Restaurants are key cog in Walla Walla tourism wheel.


As we continue our look into tourism's value to the community, let's take a look at the restaurant industry. Restaurants are a key cog in the tourism wheel. When folks come to the Walla Walla Valley to visit for more than one day, they have three basic needs: a place to rest their head, transportation and food and drink.

The latter serves not only as a need but also a luxury, if the food and beverages are tasty. Walla Walla excels in this area with a variety of excellent eateries, many receiving national acclaim. To further focus on the relationship between tourism and these vital restaurants, we spent time with co-owner and chef of Someone's in the Kitchen, Gene Soto.

SITK opened July 24, 2008, primarily as a cooking school that offered some food to the public. But soon, it became apparent that there was a need for another quality lunch spot, Soto said. Folks kept coming in and asking if they served lunch and so Soto and his partner, Katie Gonzalez, changed their business model and offered a full lunch menu with added seating and specific hours along with the cooking classes.

Soon, staff and management were handling a bustling restaurant.

How much demand existed for this type of restaurant? Soto says that about two months after SITK opened for lunch, a patron came in and told Soto and Gonzalez that they had beaten her to the punch. She had already found the space, developed a business plan and logo for a business very similar to SITK. The demand keeps growing as the restaurant has extended it days and hours of operation and now serves a full breakfast menu.

The business model appeals to not only locals but also tourists.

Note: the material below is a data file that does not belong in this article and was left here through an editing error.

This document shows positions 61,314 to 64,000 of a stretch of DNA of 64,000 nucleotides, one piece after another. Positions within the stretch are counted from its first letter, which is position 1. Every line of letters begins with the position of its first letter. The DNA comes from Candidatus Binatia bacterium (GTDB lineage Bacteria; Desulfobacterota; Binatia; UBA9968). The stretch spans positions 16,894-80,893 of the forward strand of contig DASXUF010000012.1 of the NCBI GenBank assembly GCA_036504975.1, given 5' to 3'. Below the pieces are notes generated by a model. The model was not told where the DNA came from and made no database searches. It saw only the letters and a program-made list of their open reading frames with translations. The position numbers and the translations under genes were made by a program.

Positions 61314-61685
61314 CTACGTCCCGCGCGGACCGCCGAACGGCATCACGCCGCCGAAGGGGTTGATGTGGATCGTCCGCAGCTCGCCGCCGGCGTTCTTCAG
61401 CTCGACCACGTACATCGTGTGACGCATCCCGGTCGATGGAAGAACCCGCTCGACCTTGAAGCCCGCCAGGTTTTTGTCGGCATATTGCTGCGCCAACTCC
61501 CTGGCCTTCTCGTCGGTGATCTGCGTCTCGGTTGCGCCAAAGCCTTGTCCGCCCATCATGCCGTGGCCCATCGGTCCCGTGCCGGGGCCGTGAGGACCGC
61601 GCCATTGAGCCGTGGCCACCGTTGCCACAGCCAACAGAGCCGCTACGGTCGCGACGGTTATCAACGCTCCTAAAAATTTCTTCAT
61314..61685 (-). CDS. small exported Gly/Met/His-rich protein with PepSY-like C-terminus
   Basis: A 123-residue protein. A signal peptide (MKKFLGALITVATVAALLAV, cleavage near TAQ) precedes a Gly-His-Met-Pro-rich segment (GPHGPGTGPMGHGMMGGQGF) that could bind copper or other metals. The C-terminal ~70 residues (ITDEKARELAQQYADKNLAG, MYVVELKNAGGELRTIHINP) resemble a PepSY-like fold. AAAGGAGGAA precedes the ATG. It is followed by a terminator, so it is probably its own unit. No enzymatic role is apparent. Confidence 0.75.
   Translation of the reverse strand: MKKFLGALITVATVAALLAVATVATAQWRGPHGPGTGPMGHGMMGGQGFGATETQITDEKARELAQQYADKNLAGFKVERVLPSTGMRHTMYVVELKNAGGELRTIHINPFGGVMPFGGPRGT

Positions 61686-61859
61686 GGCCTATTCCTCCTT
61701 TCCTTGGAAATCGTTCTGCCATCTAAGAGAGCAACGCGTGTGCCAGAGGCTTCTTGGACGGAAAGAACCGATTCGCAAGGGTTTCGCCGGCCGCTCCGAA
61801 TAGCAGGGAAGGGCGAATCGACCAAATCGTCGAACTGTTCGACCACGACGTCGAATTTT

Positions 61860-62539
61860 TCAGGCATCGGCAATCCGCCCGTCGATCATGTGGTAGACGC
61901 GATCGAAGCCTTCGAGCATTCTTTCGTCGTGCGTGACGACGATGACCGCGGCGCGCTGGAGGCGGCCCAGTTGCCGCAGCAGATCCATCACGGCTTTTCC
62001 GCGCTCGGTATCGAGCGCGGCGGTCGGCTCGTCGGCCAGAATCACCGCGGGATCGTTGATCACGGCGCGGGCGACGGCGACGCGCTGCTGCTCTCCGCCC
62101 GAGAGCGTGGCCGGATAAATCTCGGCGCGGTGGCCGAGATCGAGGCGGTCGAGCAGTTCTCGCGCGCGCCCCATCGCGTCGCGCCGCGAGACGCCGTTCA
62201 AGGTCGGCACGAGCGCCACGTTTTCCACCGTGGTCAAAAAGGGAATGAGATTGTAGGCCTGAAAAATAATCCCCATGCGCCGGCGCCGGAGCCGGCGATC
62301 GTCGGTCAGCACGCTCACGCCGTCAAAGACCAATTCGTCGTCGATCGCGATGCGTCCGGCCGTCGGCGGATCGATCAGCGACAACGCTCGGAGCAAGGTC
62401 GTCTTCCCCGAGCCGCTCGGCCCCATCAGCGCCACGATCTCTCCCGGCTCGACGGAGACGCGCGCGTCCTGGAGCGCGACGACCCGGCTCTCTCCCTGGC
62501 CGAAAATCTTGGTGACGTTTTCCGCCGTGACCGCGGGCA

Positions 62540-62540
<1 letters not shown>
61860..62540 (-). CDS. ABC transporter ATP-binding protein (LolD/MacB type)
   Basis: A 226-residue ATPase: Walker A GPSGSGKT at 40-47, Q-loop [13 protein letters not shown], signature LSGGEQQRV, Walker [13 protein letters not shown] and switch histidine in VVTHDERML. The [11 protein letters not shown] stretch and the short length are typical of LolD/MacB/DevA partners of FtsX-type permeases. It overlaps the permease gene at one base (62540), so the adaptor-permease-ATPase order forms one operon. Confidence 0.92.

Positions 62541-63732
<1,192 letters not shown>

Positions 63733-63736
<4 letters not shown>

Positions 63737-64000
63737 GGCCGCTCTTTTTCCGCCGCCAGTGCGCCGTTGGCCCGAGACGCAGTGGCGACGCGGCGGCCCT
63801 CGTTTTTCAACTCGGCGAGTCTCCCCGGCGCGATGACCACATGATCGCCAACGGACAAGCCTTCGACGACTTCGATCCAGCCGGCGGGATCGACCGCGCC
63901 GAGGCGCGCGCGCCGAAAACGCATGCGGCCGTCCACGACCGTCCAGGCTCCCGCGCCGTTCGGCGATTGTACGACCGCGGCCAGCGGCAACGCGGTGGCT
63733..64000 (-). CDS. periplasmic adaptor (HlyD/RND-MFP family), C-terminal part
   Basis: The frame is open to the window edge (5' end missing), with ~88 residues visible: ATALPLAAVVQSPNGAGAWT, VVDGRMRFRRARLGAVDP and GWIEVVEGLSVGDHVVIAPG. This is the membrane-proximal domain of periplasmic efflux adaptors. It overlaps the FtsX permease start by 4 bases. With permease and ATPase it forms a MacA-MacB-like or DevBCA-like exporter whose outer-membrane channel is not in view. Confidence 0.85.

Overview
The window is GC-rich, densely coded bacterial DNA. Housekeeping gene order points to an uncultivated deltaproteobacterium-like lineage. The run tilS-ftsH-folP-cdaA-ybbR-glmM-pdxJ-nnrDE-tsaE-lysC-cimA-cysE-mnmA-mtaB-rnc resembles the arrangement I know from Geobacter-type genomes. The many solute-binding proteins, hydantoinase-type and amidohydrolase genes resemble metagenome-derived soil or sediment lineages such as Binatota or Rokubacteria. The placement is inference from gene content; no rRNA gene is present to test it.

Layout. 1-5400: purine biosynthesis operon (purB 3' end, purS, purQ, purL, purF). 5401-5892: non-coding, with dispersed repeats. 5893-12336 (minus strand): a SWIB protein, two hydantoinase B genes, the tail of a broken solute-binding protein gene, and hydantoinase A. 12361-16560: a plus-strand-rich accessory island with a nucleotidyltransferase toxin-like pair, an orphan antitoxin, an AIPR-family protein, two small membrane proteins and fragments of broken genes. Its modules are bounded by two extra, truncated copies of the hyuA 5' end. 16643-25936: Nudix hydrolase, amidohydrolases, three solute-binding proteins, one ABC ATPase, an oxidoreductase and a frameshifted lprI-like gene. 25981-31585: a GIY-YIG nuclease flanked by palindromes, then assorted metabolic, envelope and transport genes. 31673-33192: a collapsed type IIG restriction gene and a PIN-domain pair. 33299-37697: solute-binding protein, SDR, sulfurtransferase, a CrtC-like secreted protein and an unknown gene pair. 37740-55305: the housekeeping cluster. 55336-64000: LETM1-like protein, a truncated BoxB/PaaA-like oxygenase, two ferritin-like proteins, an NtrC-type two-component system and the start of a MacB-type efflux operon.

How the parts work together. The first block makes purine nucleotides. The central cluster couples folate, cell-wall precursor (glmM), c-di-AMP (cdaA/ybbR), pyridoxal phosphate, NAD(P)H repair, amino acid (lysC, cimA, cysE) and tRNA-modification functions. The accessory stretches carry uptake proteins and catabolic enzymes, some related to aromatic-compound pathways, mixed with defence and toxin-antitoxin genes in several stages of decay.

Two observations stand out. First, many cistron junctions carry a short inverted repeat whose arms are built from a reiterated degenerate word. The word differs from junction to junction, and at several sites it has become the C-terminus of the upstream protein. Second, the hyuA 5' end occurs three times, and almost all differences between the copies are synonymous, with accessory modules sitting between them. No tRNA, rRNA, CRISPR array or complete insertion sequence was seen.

"We get a lot calls from tourists wanting to know if were open certain days of the week. What do we offer?

The last two weekends (Spring Release and Balloon Stampede) we definitely saw tourists." Soto said. "The fact that we're open on Saturdays now with the Farmers Market open is really helping to draw some tourists."

The relationship between the restaurant and the Farmers Market is reciprocal. Much of the menu items come from local growers.

"It is important to us that we're supporting the local farmers. We like to keep things within the Walla Walla area. We know where the products are coming from. We know whether it's either grown organically or naturally," Soto said.

When locals and tourists take a break in their day to enjoy one of SITK's wonderful sandwiches, salads or soups, they appear before them without much of a wait. But how that meal got there is quite a process.

For instance, if one chooses a delicious turkey sandwich, the turkey was ordered at a specific time so that it will be fresh - it has a very short shelf life - the same with the lettuce, tomatoes and everything in between the bread.

The bread was baked partly the prior night and partly in the morning to guarantee freshness. The soup on the side was started at 3 in the morning.

In addition, SITK has limited refrigeration space, thus Soto must be precise with his orders. Due to the cozy confines of the restaurant he does not have the capability to store 20 pounds of salmon for future use. So, ordering incorrectly could cost the restaurant some significant coin.

Soto, a career chef, and Gonzalez, an accomplished restaurant manager, visited Walla Walla many times before choosing it as the location for their dream restaurant/cooking school.

He says the two were consistent tourists of Walla Walla while they resided in the Yakima Valley.

Walla Walla's wine industry and tourism, along with its vital downtown and great quality of life figured into his and Gonzalez's decision, says Soto. "It's a nice fit," he says. "We (his family) really like it. I have two children and they really like it here."

SITK's Walla Walla story is not unique. There are many restaurant success stories involving local residents or folks attracted to the area because of its business and domestic attributes.

The increase in tourism never could have occurred in Walla Walla without the strong contributions from local restaurants - from small cafes to the fine dining establishments. Tourists come to Walla Walla for many different reasons, a main one being the excellent restaurants.

Andrew Holt is tourism services manager for Tourism Walla Walla.


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